Seeing the City in The Toronto Show
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Seeing the City in The Toronto Show

23-23 ½ Camden St., 2005 © Dario Zini

Anyone who grew up in the periphery of this city and took photography in high school might remember taking a class trip to Toronto. It was a way to shake us out of relentlessly photographing our friends leaning on cars and our parents’ dog sitting in front of that semi-privacy, pressure-treated, backyard fence. Simple idea—change of scenery, change of scale, change of pace. The results certainly weren’t earth shattering, but they were eye opening. Buildings were form and contrast, street corners were urban compositions. Maybe it’s the unfamiliarity that makes a place seem extra visible.
The converse certainly seems to ring true—that familiarity breeds invisibility. That, for many who know a place well, it becomes unnecessary or even impossible to really notice it. This is far from the case for Stephen Bulger, who searches out images of this city with the enthusiasm of an unfamiliar. The current exhibition at the Stephen Bulger Gallery, The Toronto Show, is a salon-style hanging of photographs from 113 years of the city’s history, as well as contemporary works.

Maquette of Ontario Government Building, circa 1925 © Photographer Unknown (Brigden’s Ltd)

The historical photographs range from 1870 to the mid-1980s, and come predominantly from the gallery’s impressive inventory. The images on display represent about five to ten percent of their Toronto collection. The installation doesn’t intend to tell one overarching narrative, but does meander through thematic pockets, such as a handful of photos from Yonge Street in the 1960s and early 1970s, or as Bulger calls it, “the Yonge Street that I remember.”

Santa Claus Parade Float, circa 1950 © Charles Devenish Woodley

A 360-degree panorama taken from the observation deck of the Bank of Commerce building in 1954 or 1955 gives a sweeping view of a city with a familiar street grid and an almost unrecognizable terrain mapped onto it. There’s a pressing nostalgia to the images, and it results from both their form as well as their content. They are indeed images of a much-changed place—events and streetscapes that will never be seen again—but the faded papers and inky tones of the prints themselves are a part of the story of these photographs. A tiny two-inch-by-two-inch image taken from the sidelines of the Santa Claus Parade sixty years ago owes half of its charm to the Mother Goose float and the other half to the minute scale. There is something inalienably honest about looking at these original old photographs that cannot be reproduced in print or digital media.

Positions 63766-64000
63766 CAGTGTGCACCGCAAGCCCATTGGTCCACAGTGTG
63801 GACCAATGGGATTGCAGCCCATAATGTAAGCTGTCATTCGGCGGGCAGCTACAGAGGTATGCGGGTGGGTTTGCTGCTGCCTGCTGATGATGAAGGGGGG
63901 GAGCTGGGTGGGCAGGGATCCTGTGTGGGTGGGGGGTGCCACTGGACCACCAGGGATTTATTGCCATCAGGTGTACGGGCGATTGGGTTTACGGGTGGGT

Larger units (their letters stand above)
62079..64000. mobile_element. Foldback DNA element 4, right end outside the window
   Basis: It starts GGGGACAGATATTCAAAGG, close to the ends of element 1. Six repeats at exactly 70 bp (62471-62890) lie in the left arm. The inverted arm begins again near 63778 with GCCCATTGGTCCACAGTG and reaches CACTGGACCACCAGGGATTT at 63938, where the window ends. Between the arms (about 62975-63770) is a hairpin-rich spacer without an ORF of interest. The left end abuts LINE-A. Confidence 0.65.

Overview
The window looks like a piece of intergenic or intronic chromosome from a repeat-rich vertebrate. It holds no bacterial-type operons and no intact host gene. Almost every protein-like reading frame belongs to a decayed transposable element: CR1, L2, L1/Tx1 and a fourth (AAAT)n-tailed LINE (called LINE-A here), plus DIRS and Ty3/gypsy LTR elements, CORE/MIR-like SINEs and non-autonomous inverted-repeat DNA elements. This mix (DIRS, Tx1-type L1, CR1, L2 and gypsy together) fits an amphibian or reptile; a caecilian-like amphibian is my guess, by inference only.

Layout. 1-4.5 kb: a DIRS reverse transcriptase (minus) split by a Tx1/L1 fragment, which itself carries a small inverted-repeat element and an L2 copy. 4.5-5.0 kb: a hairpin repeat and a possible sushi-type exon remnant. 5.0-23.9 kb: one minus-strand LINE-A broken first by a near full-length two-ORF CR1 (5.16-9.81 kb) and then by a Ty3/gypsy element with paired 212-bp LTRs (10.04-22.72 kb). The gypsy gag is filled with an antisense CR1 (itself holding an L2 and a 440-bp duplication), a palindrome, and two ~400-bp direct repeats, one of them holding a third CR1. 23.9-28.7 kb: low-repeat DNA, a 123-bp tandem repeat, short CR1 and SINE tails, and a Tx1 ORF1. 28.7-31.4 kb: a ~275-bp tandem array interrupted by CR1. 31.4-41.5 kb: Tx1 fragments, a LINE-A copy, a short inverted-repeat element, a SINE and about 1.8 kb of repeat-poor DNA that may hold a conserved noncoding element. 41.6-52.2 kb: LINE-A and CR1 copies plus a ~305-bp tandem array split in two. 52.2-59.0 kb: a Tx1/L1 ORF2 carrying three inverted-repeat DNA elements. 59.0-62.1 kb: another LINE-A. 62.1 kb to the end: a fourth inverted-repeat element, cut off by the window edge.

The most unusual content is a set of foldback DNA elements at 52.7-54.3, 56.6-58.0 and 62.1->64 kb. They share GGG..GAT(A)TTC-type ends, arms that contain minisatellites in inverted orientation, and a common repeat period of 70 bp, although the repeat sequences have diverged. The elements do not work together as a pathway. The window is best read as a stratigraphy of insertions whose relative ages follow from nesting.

1086 Queen St. W., Toronto, 2002 © Estate of Volker Seding

On the contemporary side, a series of street-front façades by Volker Seding show a much more recent but still strangely foreign Toronto. Each image contains a single, three-storey segment of Queen Street. A project that Seding started in New York City’s Soho district, it shows these seemingly familiar buildings from a perspective so stern and frank that you’re taken aback by the newness of the sight. The uniformity of the framing and the seemingly clinical eye of the camera make these images sit together like specimens in an anthropological catalogue. It’s as if the artist is collecting Queen Street, and the series evokes the sympathetic work of Toronto’s Kevin Steele, City of Toronto Archivist Patrick Cummins, and the Whole City Project by Michael Awad.

Deconstruction, Bay and Adelaide, Toronto, ON, 2006 © Joseph Hartman

Despite this wealth of images on display and the gallery’s sizeable collection, the exhibition’s description says: “Although Toronto has been seen as Canada’s centre of the photographic industry for the past one-hundred years, images of the city are not as prevalent as one might suspect.” When Torontoist met with Stephen Bulger, we asked him why he thought this might be.
“For a lot of people it hasn’t been an obvious choice of subject matter. This is likely related to the fact that people who live here don’t see it in a glorious light. Most of the compliments that I hear about Toronto come from visitors. For people who live here, I think that it doesn’t quite measure up to what they expect their city to be. This means that there’s not a lot of demand for these types of images. I don’t think that this is a recent thing.”

Toronto Skyline, Canada, 2008 © Josef Hoflehner

Almost as a case in point, the banner image of the exhibition, Toronto Skyline, Canada, comes from Austrian photographer Josef Hoflehner, taken on a visit to Toronto in 2008. It’s a stunning and generous image of the city skyline taken by someone seeing it with fresh eyes. It’s tempting to use that fact to reinforce the notion that we can no longer, or choose to no longer, truly see our city. However, although it may be easy, it’s ultimately careless to generalize that Torontonians are jaded and blind to Toronto. There is such a wealth of visual enthusiasm for this complicatedly beautiful place that there will hopefully be no future shortage when the current day slips into the historical, and someone searches for images that capture something of Toronto’s magic.
The Toronto Show runs at the Stephen Bulger Gallery (1026 Queen Street West) until February 26.
Photos courtesy of the Stephen Bulger Gallery.